Love Makes a Family FRIENDS, FAMILY, AND SIGNIFICANT OTHERS
Foreword by Justin Tindall, It Gets Better Project
Love Makes a Family Friends, Family, and Significant Others
Beyond Male and Female: The Gender Identity Spectrum Body and Mind: LGBTQ Health Issues Double Challenge: Being LGBTQ and a Minority Gender Fulfilled: Being Transgender LGBTQWithout Borders: International Life LGBTQ at Work: Your Personal and Working Life Love Makes a Family: Friends, Family, and Significant Others When You’re Ready: Coming Out You Are Not Alone: Finding Your LGBTQ Community
Love Makes a Family Friends, Family, and Significant Others
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CONTENTS Foreword 6 Introduction 8 1 Happy Being Single 12 2 Family and Friends 30 3 Dating and Relationships 50 4 Falling in Love 70 5 Marriage and Having Kids 92 Series Glossary of Key Terms 106 Further Reading & Internet Resources 109 Index 111 Author’s Biography & Credits 112
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Words to Understand: These words, with their easy-to-understand definitions, will increase readers’ understanding of the text while building vocabulary skills. Sidebars: This boxed material within the main text allows readers to build knowledge, gain insights, explore possibilities, and broaden their perspectives by weaving together additional information to provide realistic and holistic perspectives. Educational Videos: Readers can view videos by scanning our QR codes, providing them with additional educational content to supplement the text.
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Foreword I’m so excited that you’ve decided to pick up this book! I can’t tell you how much something like this would have meant to me when I was in high school in the early 2000s. Thinking back on that time, I can honestly say I don’t recall ever reading anything positive about the LGBTQ community. And while Will & Grace was one of the most popular shows on television at the time, it never made me feel as though such stories could be a reality for me. That’s in part why it took me nearly a decade more to finally come out in 2012 when I was 25 years old; I guess I knew so little about what it meant to be LGBTQ that I was never really able to come to terms with the fact that I was queer myself. But times have changed so much since then. In the United States alone, marriage equality is now the law of the land; conversion therapy has been banned in more than 15 states (and counting!); all 50 states have been served by an openly LGBTQ-elected politician in some capacity at some time; and more LGBTQ artists and stories are being celebrated in music, film, and on television than ever before. And that’s just the beginning! It’s simply undeniable: it gets better. After coming out and becoming the proud queer person I am today, I’ve made it my life’s goal to help share information that lets others know that they’re never alone. That’s why I now work for the It Gets Better Project (www.itgetsbetter.org), a nonprofit with a mission to uplift, empower, and connect LGBTQ youth around the globe. The organization was founded in September 2010 when the first It Gets Better video was uploaded to YouTube. The viral online storytelling movement that quickly followed has generated over 60,000 video stories to date, one of the largest collections of LGBTQ stories the world has ever seen. Since then, the It Gets Better Project has expanded into a global organization, working to tell stories and build communities everywhere. It does this through three core programs:
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• Media. We continue to expand our story collection to reflect the vast diversity of the global LGBTQ community and to make it ever more accessible to LGBTQ youth everywhere. (See, itgetsbetter.org/stories.) • Global. Through a growing network of affiliates, the It Gets Better Project is helping to equip communities with the knowledge, skills, and resources they need to tell their own stories. (See, itgetsbetter.org/global.) • Education. It Gets Better stories have the power to inform our communities and inspire LGBTQ allies, which is why we’re working to share them in as many classrooms and community spaces we can. (See, itgetsbetter.org/education.) You can help the It Gets Better Project make a difference in the lives of LGBTQ young people everywhere. To get started, go to www.itgetsbetter.org and click “Get Involved.” You can also help by sharing this book and the other incredible volumes from the LGBTQ Life series with someone you know and care about. You can also share them with a teacher or community leader, who will in turn share them with countless others. That’s how movements get started. In short, I’m so proud to play a role in helping to bring such an important collection like this to someone like you. I hope you enjoy each and every book, and please don’t forget: it gets better.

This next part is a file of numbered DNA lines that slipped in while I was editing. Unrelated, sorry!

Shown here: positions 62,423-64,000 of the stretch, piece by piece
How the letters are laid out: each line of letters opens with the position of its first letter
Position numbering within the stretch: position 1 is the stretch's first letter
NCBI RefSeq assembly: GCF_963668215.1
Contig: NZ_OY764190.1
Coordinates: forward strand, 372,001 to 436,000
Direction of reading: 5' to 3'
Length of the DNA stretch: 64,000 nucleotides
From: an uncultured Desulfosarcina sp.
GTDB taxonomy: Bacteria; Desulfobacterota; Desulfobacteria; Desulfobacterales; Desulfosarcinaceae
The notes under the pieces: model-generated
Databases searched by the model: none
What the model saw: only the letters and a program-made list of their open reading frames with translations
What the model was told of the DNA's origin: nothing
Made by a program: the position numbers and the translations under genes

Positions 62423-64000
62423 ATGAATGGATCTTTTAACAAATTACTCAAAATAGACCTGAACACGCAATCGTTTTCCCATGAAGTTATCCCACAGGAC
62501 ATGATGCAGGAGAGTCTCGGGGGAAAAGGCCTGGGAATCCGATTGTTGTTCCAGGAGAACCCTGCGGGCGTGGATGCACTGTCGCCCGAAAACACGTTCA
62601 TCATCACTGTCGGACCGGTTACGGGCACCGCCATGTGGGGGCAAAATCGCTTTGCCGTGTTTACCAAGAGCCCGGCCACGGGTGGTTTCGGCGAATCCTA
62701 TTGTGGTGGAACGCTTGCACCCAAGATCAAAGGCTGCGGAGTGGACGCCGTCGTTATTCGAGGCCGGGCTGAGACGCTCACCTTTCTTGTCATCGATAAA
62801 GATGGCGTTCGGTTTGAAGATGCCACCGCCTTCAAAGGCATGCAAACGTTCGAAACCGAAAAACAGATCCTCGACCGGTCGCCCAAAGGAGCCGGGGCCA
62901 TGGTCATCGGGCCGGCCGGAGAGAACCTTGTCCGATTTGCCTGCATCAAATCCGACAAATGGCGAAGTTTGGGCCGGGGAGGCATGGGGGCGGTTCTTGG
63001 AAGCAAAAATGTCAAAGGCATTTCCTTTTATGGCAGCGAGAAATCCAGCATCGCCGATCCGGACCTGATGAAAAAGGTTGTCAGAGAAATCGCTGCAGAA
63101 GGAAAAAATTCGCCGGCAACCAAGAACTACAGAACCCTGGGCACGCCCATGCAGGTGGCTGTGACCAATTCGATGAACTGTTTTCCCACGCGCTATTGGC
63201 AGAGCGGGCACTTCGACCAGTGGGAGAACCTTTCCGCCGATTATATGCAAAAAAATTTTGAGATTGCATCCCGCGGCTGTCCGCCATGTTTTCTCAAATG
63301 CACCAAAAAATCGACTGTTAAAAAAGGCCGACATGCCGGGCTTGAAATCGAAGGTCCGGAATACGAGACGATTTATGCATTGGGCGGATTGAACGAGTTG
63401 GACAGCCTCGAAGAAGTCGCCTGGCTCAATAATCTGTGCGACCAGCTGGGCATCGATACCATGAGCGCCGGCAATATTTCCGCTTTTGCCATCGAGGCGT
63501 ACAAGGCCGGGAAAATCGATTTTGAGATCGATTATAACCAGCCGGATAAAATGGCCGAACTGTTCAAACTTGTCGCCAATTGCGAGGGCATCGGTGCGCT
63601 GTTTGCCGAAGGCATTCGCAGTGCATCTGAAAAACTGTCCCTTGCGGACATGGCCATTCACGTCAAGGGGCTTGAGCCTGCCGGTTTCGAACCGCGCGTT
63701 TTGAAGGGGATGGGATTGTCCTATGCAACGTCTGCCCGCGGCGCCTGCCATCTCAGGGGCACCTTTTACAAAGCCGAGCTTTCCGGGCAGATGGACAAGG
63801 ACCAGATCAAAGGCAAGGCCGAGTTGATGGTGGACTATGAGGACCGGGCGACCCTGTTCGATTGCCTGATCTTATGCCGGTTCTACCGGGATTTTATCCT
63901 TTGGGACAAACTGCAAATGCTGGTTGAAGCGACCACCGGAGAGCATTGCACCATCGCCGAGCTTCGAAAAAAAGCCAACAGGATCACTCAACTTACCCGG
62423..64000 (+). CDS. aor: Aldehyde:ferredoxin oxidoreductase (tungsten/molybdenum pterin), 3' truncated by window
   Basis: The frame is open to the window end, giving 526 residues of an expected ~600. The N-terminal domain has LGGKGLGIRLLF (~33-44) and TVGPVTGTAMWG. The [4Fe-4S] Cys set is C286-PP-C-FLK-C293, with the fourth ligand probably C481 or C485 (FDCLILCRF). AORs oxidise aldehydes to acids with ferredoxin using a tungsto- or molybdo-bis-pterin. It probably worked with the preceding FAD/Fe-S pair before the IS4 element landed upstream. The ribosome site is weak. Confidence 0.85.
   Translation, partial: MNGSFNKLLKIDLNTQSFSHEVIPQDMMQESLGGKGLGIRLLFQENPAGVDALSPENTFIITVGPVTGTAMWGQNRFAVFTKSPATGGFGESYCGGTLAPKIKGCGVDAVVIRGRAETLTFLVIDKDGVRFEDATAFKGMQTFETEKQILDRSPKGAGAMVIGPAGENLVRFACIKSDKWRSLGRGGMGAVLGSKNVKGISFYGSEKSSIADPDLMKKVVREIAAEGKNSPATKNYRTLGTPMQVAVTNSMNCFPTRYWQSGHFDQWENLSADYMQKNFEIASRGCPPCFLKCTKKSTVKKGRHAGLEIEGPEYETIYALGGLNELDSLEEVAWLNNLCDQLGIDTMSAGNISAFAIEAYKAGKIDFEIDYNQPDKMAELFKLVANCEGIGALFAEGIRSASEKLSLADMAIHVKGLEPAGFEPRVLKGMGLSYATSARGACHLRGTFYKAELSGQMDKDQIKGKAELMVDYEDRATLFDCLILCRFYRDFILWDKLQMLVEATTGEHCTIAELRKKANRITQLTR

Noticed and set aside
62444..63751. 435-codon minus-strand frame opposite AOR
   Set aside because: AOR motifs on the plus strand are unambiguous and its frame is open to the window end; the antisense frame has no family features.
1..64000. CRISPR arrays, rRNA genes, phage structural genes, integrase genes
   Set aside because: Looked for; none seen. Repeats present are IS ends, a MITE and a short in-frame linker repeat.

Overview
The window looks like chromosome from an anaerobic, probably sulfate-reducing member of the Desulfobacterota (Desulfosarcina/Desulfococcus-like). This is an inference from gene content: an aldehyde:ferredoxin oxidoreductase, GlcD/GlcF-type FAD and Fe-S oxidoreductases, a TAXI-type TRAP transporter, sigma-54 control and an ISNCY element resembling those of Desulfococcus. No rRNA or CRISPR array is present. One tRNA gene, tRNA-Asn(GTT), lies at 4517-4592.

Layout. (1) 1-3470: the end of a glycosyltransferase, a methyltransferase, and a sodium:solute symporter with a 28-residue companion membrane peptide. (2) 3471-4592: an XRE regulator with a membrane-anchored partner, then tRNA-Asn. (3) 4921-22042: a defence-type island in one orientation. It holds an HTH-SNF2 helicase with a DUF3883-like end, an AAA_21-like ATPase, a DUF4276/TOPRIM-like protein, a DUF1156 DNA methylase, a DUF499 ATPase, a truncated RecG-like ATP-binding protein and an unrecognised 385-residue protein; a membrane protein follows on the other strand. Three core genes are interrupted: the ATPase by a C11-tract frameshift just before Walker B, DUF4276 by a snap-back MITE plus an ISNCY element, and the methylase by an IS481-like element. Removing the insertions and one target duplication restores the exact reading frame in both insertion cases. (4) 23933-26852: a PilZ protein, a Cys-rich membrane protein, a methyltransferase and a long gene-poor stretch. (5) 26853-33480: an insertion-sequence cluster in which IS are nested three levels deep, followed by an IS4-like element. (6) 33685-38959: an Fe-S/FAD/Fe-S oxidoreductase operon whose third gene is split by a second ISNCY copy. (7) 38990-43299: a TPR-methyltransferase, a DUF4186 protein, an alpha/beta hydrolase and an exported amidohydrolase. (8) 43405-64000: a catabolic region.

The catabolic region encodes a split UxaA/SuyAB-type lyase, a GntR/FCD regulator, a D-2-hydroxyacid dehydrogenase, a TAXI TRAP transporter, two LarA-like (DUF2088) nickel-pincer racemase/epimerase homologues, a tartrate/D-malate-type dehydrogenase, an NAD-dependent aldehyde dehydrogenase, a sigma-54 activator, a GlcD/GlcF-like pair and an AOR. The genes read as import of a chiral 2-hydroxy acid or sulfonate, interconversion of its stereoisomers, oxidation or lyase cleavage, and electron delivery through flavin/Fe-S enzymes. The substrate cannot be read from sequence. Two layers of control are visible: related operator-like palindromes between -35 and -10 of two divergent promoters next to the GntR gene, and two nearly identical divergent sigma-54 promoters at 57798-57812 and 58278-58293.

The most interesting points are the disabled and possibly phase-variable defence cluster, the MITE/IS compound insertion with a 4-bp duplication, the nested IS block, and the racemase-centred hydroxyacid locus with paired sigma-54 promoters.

Justin Tindall Director, Education and Global Programming It Gets Better Project
Introduction There are two kinds of families. One kind of family includes relatives by bloodline and marriages. A young person has little choice about these relatives, no matter how good or how bad they are. However, anybody can choose to create another kind of family that is very special. With enough love, anything is possible. Love starts with the love of self, and then love can be shared with another person. You can have a long-term relationship based on love, and if you want, you can get married. When you add children, with more love, the family gets stronger because for anyone—LGBTQ or not. It is love that makes a family strong. According to the Family Equality Council, there are about 10.7 million LGBTQ people in America. About half of those identify as bisexual, and around 1.4 million identify as transgender. An astonishing 1.1 million of LGBTQ people are in a same-sex marriage in the United States. There may be up to 1.2 million more who are in a long-term, same-sex relationship but not yet married. Up to 4 million children live in a family with at least one parent who is an LGBTQ person. Many are being raised by a single LGBTQ parent. In the United States, about 200,000 of the LGBTQ married couples with kids have come out to be known to friends, neighbors, and schools as LGBTQ families. This number of LGBTQ families is growing. LGBTQ people are getting married more frequently, while the prevalence of marriages of non-LGBTQ people is going down. When compared to straight couples, same-sex couples are at least four times more likely to adopt children and six times more likely to take in foster children. Whom Is This Book For? This book is for any teen who is a member of an LGBTQ family or who has an LGBTQ parent or sibling. It is also for any LGBTQ parent and supporter of LGBTQ teens. Any person of any age or sexual